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Comment Re:WTF is Wayland (Score 3, Informative) 71

Wayland is a fairly controversial replacement for X11, written by the people currently maintaining the X.org X11 stack.

As the summary implies, Wayland been criticized for lacking significant features of X11 such as network transparency. Defenders have argued that network transparency is a minority application and that they don't like the way it's implemented in X11 anyway,

Those of us who use network transparency are rather bothered by being told that something that works fine for us (and it does, I regularly have to configure LibreOffice systems running on AWS instances, and have never bumped into any of the supposed problems Wayland advocates insist I have) are things we don't really need or want. We're not happy about losing functionality simply so that someone can go from 59fps to 59.5fps when playing Call of Duty.

Previous proposals have varied from proposals for an optional intermediary protocol sitting between Wayland and the client (apparently by people who have no idea what the transparency part of "Network transparency") and even the ability to stream the contents of Windows using H.264.

This proposal sounds, at least at first glance, to be better than those hacks. Hopefully it means they're finally taking the issue seriously.

User Journal

Journal Journal: Nightmare on Slashdot 1

riaasux23 was finally relaxing. He'd made a pretty good impression, he felt, pushing back on some of the lies about global warming and vaccines on his favorite website, and was beginning to relax. Maybe it was time to kick back and watch Netflix? Or perhaps... he opened the folder on his PC marked "PHP". Time to take a little of the bad stuff? A little "code review" perhaps?

Comment Professional or not? (Score 3, Insightful) 129

A truly professional "IT Pro" will learn to forget the things he has seen about his/her colleagues.
We've all had to do things like: check mail spools, check user directories, enable debug-level logging on various systems, etc. and seen embarrassing or personal things. The question is: are you a professional who learns to forget it and stick to the relevant data or are you a shithead who spreads rumours and makes us all look like privacy-invading assholes?
Open Source

SourceForge Eliminates DevShare Program (sourceforge.net) 366

SourceForge has officially eliminated its DevShare program. The DevShare program delivered installer bundles as part of the download for participating projects. We want to restore our reputation as a trusted home for open source software, and this was a clear first step towards that. We are more interested in doing the right thing than making extra short-term profit. This is just the first step in a number of improvements we will outline in the coming weeks. SourceForge and Slashdot were acquired in late January by BIZX.

Comment The downside (Score 5, Insightful) 83

The downside here is that means you can't just get rid of CPU intensive ads by disabling Flash.

Like the HTML5 video tag, that was supposed to free us from evil Flash, but just brought forth the unblockable autoplaying autoloading multimegabyte video ad, this isn't as great a piece of news as it might seem...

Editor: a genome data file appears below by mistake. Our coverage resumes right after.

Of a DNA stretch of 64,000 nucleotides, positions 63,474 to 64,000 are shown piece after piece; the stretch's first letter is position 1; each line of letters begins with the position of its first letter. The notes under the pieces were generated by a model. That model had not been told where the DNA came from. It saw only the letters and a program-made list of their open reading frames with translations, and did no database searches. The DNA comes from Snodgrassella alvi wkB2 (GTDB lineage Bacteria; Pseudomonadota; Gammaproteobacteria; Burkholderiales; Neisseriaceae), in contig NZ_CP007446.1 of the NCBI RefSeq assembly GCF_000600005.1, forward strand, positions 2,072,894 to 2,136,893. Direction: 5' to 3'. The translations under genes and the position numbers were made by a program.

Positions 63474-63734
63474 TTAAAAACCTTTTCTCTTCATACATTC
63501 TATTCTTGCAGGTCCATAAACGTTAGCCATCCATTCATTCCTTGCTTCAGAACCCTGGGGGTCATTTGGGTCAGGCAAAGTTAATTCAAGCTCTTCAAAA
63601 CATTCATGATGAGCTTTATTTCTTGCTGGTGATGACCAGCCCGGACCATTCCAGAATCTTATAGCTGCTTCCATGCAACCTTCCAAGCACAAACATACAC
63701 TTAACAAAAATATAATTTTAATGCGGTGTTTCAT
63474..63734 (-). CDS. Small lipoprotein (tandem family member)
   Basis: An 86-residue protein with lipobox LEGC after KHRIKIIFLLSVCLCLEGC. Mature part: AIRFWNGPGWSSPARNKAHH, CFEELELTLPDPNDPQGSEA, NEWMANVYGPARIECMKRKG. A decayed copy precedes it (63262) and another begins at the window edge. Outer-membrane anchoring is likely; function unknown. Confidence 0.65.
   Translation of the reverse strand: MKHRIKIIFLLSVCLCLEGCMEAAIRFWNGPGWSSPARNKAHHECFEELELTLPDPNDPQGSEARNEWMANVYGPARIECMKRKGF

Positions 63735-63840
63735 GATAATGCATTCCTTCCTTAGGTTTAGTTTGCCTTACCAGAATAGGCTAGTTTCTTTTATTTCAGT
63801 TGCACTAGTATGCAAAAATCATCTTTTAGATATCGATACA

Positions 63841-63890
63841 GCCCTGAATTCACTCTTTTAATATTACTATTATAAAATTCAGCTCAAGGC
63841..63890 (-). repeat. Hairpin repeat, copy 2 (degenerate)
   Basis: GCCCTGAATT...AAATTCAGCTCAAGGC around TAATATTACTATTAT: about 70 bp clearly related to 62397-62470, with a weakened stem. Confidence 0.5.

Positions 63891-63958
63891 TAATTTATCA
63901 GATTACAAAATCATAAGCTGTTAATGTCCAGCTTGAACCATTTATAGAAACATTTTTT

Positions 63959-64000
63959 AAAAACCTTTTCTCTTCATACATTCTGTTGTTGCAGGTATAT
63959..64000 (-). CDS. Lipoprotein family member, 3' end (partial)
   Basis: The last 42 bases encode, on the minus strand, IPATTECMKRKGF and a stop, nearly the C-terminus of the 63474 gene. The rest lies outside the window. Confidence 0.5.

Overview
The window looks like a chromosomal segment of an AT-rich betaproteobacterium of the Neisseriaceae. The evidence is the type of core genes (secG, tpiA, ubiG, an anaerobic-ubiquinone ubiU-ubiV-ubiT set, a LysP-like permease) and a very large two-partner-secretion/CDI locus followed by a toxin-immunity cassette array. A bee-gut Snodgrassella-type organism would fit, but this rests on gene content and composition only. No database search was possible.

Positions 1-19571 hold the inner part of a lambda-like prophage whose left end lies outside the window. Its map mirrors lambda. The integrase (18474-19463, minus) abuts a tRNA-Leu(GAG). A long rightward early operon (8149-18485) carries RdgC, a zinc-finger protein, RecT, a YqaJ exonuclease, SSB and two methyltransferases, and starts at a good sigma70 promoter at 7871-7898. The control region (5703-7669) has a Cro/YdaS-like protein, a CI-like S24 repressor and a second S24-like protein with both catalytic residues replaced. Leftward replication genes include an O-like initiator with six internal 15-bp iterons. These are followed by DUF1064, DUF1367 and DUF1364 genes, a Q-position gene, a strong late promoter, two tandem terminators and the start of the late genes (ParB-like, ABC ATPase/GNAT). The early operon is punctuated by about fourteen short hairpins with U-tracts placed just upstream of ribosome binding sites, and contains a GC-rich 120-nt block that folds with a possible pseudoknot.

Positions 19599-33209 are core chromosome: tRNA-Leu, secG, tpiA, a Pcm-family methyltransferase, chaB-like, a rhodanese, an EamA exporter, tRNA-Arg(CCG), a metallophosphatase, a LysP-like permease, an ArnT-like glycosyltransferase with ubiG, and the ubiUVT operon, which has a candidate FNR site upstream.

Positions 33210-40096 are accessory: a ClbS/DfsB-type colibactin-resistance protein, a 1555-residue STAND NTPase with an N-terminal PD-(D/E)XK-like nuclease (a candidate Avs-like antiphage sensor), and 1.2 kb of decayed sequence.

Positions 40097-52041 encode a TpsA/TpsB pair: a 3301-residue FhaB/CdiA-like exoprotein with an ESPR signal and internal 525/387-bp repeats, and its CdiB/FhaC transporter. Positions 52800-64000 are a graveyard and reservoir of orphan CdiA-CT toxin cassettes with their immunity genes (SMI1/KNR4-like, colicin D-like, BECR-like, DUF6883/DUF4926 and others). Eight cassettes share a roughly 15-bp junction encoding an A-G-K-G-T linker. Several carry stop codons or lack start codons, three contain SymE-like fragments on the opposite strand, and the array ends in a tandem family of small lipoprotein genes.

Comment Re:hyperloop without the hyper or loop (Score 1) 216

It would also use much less land (no runways needed), and could terminate in the middle of a city a'la Grand central station.

Unfortunately the "cost savings" Musk envisaged for the LA-SF version were in part achieved by not going anywhere near the cities it served, sitting tens of miles outside - a situation more extreme than most airports, which at least try to be close to the cities they serve.

You can probably build a pretty cheap airport "serving" LA if you build it fifty miles away too ;-)

User Journal

Journal Journal: Triggering /.'s cognitive dissonance 1

I kinda want to submit this (not the direct Reddit link, obviously, but to a real news article) to Slashdot just to see Slashdot's legions of Gamergaters try to justify copyright law.

Comment Re:Do you have any idea how you all sound? (Score 2) 504

What, I think, is telling is not that they're just making these somewhat dumb comments, it's how effing angry they are, as if Cortana not putting up with simulated harassment is in some way taking something valuable away from them.

Ever since, well, just before this GG nonsense started, Slashdot's readership has been really circling the toilet. I wonder how these people have jobs given their anger issues with women.

Submission + - The Internet of Broken Things (hackaday.com)

szczys writes: The Internet of Things is all the hype these days. On one side we have companies clamoring to sell you Internet-Connected-everything to replace all of the stuff you already have that is now considered "dumb". On the other side are security researchers screaming that we're installing remote access with little thought about securing it properly. The truth is a little of both is happening, and that this isn't a new thing. It's been around for years in industry, the new part is that it's much wider spread and much closer to your life. Al Williams walks through some real examples of the unintended consequences of IoT, including his experiences building and deploying devices, and some recent IoT gaffs like the NEST firmware upgrade that had some users waking up to an icy-cold home.